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A study of the parasitoid complex of the European fir budworm, Choristoneura murinana (Lepidoptera: Tortricidae), and its relevance for biological control of related hosts

Published online by Cambridge University Press:  10 July 2009

N.J. Mills*
Division of Biological Control, University of California, USA
M. Kenis
IIBC European Station, Delémont, CH-2800, Switzerland
N.J. Mills, Division of Biological Control, University of California, 1050 San Pablo Ave, Albany CA 94706, USA.


The parasitoid complex and apparent parasitism of Choristoneura murinana Hübner were investigated in relation to the relative abundance of budworm larvae at several sites in Europe. A single outbreak population was sampled, while other sites supported varying but much lower host population abundance. Sampling at Sion in Switzerland from 1984–89, indicated that the species richness of the parasitoid complex was correlated with relative host abundance and in general more polyphagous parasitoids were represented in sites with greater budworm abundance. Of the specialized parasitoids, Apanteles murinanae Čapek & Zwölfer (Hymenoptera: Braconidae) was dominant in less abundant host populations and both Cephaloglypta murinanae (Bauer) and Dirophanes maculicornis (Stephens) (Hymenoptera: Ichneumonidae) were supported only at greater budworm abundance. These findings are discussed in relation to the use of Choristoneura murinana parasitoids in the biological control of native Choristoneura spp. pests in other continents.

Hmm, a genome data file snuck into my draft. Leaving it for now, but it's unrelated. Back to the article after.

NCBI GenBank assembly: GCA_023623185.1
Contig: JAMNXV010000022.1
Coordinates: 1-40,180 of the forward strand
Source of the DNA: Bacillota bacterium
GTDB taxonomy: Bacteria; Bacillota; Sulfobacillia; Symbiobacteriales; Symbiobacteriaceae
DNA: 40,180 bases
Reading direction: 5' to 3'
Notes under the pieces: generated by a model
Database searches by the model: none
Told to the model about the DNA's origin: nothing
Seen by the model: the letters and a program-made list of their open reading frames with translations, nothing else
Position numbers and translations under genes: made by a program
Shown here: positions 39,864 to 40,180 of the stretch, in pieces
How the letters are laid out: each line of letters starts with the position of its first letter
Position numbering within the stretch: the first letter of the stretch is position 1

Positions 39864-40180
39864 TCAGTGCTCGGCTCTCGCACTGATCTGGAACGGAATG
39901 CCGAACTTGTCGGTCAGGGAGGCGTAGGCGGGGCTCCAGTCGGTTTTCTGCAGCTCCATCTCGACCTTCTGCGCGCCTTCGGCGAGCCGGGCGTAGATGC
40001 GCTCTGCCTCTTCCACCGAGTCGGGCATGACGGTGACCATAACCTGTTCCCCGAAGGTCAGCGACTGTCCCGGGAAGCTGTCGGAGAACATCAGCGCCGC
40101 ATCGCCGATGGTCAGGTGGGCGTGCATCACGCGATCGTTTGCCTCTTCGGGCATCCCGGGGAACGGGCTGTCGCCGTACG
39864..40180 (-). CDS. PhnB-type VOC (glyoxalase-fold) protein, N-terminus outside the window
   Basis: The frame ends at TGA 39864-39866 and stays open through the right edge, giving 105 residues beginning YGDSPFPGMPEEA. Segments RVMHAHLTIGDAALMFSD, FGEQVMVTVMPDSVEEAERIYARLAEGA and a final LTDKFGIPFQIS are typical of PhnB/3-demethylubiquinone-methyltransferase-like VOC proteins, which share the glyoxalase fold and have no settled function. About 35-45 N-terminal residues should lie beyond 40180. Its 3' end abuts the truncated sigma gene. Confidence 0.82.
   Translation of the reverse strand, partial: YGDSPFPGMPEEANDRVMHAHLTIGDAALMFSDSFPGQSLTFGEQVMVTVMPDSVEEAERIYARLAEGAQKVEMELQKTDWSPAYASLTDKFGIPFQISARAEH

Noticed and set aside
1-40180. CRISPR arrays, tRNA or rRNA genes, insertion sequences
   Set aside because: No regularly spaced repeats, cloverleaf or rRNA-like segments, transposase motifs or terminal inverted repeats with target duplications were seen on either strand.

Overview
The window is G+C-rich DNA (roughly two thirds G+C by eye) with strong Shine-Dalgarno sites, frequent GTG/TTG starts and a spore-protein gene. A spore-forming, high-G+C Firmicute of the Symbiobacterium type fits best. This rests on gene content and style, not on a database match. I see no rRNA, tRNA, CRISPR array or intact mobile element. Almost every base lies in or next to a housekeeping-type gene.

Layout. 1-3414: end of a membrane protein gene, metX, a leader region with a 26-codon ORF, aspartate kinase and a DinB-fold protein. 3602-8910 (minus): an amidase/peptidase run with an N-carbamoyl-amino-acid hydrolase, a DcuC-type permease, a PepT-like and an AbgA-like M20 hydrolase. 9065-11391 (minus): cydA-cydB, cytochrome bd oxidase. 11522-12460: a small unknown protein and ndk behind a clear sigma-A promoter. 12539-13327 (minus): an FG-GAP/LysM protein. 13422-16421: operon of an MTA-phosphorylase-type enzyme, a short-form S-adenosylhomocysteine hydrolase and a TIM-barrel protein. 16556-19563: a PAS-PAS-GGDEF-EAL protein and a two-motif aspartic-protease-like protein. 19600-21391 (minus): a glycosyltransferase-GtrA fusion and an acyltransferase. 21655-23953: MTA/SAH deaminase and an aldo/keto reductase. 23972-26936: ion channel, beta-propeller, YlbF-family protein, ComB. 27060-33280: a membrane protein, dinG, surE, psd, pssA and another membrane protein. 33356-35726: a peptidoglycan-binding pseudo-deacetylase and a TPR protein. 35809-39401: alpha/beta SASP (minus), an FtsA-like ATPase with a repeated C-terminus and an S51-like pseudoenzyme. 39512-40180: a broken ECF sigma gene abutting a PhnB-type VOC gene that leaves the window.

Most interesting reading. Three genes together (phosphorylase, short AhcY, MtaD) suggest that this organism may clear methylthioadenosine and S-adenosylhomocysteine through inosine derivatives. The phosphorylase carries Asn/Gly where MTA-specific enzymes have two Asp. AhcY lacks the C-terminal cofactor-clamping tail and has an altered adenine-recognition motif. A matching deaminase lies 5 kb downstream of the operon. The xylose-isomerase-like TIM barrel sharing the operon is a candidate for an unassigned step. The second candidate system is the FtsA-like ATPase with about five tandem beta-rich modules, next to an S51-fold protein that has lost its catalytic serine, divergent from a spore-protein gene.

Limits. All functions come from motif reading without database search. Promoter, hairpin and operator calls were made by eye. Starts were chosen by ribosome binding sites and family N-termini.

Original Articles
Copyright © Cambridge University Press 1991

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